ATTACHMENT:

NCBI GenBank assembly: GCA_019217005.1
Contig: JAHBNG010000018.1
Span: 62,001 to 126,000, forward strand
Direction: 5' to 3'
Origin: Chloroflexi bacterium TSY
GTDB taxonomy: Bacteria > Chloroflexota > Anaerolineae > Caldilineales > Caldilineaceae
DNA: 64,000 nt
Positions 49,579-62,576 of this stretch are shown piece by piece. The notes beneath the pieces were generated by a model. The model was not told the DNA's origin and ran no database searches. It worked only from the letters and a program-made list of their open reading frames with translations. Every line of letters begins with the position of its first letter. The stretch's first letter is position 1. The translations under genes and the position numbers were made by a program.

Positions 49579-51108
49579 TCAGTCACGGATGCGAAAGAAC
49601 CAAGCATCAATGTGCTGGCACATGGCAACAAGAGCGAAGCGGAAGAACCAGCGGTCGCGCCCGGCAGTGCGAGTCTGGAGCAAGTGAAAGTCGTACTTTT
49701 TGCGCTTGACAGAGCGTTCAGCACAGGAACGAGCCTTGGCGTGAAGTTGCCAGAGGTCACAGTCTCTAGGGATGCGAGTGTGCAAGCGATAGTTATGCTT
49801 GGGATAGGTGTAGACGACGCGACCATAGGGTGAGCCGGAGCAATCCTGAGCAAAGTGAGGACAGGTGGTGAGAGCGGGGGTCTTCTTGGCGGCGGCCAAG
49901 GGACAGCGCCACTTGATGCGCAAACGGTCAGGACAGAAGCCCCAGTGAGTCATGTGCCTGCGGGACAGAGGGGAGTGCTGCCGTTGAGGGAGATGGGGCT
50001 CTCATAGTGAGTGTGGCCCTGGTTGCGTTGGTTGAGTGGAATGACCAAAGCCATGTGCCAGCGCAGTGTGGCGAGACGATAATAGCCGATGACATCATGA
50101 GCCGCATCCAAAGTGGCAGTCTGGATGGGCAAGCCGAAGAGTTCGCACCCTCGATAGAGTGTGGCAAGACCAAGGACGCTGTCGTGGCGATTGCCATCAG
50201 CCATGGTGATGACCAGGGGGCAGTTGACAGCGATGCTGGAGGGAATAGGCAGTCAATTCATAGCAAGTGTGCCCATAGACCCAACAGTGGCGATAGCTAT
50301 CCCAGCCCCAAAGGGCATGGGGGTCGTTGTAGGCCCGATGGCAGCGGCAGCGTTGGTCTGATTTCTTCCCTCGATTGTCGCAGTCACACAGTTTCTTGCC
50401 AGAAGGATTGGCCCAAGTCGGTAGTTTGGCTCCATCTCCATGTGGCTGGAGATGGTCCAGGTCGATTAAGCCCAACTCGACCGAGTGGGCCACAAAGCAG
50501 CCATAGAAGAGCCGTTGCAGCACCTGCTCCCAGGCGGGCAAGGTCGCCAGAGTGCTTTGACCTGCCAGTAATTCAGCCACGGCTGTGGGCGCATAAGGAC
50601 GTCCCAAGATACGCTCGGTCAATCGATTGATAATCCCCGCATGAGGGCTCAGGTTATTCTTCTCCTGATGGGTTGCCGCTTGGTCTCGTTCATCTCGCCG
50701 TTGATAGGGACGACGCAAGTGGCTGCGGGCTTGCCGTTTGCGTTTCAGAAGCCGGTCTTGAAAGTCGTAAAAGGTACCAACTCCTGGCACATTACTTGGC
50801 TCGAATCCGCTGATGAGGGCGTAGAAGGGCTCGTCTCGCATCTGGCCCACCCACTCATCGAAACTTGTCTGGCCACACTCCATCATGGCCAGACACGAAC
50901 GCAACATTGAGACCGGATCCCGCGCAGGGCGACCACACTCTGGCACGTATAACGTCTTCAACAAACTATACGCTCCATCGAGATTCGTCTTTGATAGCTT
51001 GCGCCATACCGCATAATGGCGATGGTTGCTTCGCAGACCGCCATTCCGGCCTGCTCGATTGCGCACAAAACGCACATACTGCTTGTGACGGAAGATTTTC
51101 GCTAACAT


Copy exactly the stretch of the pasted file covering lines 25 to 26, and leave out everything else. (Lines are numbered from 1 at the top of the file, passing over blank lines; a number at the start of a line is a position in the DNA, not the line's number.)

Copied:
51001 GCGCCATACCGCATAATGGCGATGGTTGCTTCGCAGACCGCCATTCCGGCCTGCTCGATTGCGCACAAAACGCACATACTGCTTGTGACGGAAGATTTTC
51101 GCTAACAT